Learn the key spices and spice blends for Indian cooking and how to use them to create authentic Indian cuisine.
"If there is a common denominator in all Indian foods," says renowned Indian chef Madhur Jaffrey, "it is, perhaps, the imaginative use of spices."
Indian cooks use an array of seasonings — for color, aroma, and flavor — in virtually every dish. The results are always spicy (but not always hot) and always identifiably Indian. It's very common for Indian cooks to begin a recipe by frying whole and ground spices in oil--to intensify the flavor. They also make a paste of spices by grinding them with a small amount of water. You'll find more whole spices in Indian recipes than in other cuisines, though some powders are staples, too.
Try our classic Indian recipes here.
Essential Spices for Indian Cooking
The Indian cook's favorite spices include:
Cardamom: Cardamom is aromatic and delicious in both sweet and savory Indian dishes, like meat curries, rice dishes, and desserts. Cardamom coffee--made with cardamom pods, coffee beans, milk and sugar--is an Indian treat. Indian cooks tend to prefer the delicate flavor of unbleached green cardamom.
Curry Powder: In India, the word curry is used for a flavorful dish of meats, fish, and/or vegetables and a spicy sauce. Indian cooks generally make their own curry spice blends from whole and ground spices to suit whatever dish they're preparing. You can make your own, too, and so individualize your Indian dishes. But when you're in the mood for convenience, a quality prepared curry powder will fit the bill nicely.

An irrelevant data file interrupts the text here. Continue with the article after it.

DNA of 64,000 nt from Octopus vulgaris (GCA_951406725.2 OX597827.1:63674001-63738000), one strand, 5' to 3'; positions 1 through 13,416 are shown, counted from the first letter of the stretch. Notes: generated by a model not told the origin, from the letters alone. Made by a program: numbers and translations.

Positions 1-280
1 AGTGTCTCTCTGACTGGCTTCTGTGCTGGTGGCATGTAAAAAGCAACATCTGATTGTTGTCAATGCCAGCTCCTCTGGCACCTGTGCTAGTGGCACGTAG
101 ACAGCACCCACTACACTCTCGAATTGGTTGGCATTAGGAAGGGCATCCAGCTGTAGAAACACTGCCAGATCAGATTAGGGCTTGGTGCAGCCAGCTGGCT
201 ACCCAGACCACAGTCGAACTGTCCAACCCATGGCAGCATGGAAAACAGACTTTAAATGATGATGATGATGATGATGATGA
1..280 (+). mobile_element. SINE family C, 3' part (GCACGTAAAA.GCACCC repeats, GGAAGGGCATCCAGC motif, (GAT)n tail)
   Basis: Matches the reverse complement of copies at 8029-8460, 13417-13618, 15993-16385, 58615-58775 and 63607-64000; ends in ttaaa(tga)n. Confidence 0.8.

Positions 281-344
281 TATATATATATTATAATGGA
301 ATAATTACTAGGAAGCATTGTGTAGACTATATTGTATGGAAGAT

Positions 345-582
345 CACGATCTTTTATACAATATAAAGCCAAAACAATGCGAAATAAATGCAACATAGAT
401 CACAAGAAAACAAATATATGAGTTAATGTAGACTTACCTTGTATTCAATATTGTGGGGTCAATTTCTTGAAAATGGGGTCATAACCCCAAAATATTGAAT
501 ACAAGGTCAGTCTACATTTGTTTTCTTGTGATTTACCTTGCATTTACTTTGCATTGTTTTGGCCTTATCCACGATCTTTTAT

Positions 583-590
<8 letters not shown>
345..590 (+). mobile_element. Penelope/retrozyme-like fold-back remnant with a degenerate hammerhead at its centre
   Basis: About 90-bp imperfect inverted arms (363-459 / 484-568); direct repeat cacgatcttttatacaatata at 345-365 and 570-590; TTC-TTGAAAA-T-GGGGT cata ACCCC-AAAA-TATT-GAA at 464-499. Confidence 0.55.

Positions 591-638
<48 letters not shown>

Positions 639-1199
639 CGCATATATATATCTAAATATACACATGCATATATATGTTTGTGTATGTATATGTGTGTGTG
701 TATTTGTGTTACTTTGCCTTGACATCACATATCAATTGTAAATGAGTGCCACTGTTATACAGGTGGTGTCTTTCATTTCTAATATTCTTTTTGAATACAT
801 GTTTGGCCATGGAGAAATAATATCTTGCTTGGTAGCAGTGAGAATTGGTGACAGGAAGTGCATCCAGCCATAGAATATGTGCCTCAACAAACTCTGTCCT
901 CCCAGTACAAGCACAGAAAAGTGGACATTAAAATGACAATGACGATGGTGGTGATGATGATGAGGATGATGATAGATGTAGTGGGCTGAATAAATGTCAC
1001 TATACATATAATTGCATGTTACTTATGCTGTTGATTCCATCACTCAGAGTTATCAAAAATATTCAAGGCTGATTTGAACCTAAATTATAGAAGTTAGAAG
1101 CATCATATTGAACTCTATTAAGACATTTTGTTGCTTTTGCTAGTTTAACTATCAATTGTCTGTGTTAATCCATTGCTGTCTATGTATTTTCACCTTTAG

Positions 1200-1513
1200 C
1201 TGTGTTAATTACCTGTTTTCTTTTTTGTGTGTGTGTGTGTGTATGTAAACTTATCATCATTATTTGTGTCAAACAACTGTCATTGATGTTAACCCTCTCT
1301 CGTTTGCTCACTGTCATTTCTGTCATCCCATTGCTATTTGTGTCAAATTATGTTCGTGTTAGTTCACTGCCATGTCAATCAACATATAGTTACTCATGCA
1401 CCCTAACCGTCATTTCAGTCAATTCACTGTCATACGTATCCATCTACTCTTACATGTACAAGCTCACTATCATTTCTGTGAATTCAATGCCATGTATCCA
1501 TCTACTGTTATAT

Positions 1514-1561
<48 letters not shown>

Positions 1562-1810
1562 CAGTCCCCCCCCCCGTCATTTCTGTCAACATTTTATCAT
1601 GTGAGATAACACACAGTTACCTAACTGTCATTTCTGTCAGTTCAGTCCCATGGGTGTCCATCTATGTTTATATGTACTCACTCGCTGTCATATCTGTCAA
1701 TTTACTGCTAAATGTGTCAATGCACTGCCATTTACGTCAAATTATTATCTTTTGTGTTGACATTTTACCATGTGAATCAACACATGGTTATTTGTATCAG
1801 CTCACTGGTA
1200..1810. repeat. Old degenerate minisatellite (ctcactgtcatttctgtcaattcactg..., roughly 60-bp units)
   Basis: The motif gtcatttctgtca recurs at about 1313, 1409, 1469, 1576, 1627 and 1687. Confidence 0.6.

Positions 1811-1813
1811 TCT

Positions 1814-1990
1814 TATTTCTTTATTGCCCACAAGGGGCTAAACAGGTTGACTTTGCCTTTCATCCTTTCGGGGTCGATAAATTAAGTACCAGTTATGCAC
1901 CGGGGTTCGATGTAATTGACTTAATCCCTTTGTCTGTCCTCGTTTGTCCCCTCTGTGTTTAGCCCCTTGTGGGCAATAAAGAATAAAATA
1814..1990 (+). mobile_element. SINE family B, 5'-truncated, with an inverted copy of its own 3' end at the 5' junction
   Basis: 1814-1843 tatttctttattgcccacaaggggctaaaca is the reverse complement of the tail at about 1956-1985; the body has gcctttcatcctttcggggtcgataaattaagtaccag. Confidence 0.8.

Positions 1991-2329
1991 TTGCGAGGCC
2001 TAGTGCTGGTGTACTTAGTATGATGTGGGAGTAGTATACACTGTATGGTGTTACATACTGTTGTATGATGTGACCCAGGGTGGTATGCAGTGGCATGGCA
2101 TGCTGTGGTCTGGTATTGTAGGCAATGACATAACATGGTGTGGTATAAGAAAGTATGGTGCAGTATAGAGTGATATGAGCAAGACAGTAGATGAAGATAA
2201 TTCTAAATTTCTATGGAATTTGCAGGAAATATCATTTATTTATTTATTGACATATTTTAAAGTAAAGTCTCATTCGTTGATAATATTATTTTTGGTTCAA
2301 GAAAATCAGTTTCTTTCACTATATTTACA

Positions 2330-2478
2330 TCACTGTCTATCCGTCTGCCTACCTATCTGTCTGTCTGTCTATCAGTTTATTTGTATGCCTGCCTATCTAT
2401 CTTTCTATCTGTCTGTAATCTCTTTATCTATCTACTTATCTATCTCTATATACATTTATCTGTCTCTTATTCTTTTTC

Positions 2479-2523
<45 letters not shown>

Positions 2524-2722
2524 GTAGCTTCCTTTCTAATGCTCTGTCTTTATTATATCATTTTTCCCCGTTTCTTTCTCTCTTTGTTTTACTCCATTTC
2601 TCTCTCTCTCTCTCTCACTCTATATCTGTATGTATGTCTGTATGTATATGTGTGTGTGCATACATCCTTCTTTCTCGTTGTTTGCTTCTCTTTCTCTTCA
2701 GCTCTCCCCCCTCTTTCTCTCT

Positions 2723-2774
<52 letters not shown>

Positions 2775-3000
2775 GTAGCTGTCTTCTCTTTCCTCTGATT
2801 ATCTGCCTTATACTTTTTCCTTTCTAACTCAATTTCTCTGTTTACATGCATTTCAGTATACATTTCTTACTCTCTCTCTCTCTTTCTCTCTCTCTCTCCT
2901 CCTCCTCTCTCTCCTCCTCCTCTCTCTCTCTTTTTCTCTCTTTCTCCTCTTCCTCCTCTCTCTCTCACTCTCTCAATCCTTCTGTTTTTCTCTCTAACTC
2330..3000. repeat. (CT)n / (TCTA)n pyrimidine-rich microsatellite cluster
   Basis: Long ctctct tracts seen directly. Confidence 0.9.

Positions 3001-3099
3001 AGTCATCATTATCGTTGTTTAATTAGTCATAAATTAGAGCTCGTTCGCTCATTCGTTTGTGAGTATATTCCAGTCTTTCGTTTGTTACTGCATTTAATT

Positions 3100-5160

Fennel Seeds: Cooks in North India use these tasty, licorice-like seeds to flavor meat, chicken, and vegetables. You'll also find fennel in Bengali Five Spice blend. Fry the whole seeds in oil, or roast and grind them. Indians also chew on the seeds to aid digestion and freshen the breath after a meal.
Garam Masala: A spice mixture is called a Masala in India. There are many variations on this blend, with each Indian cook developing his or her own unique recipe. The traditional blend includes both hot and sweet spices, like cardamom, cinnamon, cumin, cloves, black pepper, and nutmeg. In some areas, star anise and fennel are also included. Garam Masala is fairly strong, so use it sparingly at first. Sprinkle it--just before serving--over meats, vegetables, and pulses.
Turmeric: This colorful ground spice gives many Indian foods--especially grains and sauces--their lovely golden orange color. Turmeric is often used sparingly and in combination with other spices because it's a bit bitter.
more essential spices for Indian cooking...
If you enjoy Indian food, you'll want to keep an array of convenient Frontier Indian cooking blends on hand. In addition to Curry Powder and Garam Masala, try Lemon Curry and Muchi.
We've got all the gadgets you'll need to start your Italian cooking extravaganza, from mortars and pestles, to steamers and ginger graters.
In Hindi, "chai" means tea. And what we call "chai tea" is called masala chai (spiced tea). Ground spices (cinnamon, cloves, peppercorns, cardamom, and ginger), black tea and sugar are the traditional ingredients; milk is sometimes added.
In some regions of India, buttermilk curries are popular. They're served over rice and with fish. If you don't often have buttermilk on hand, you might consider stocking up on buttermilk powder.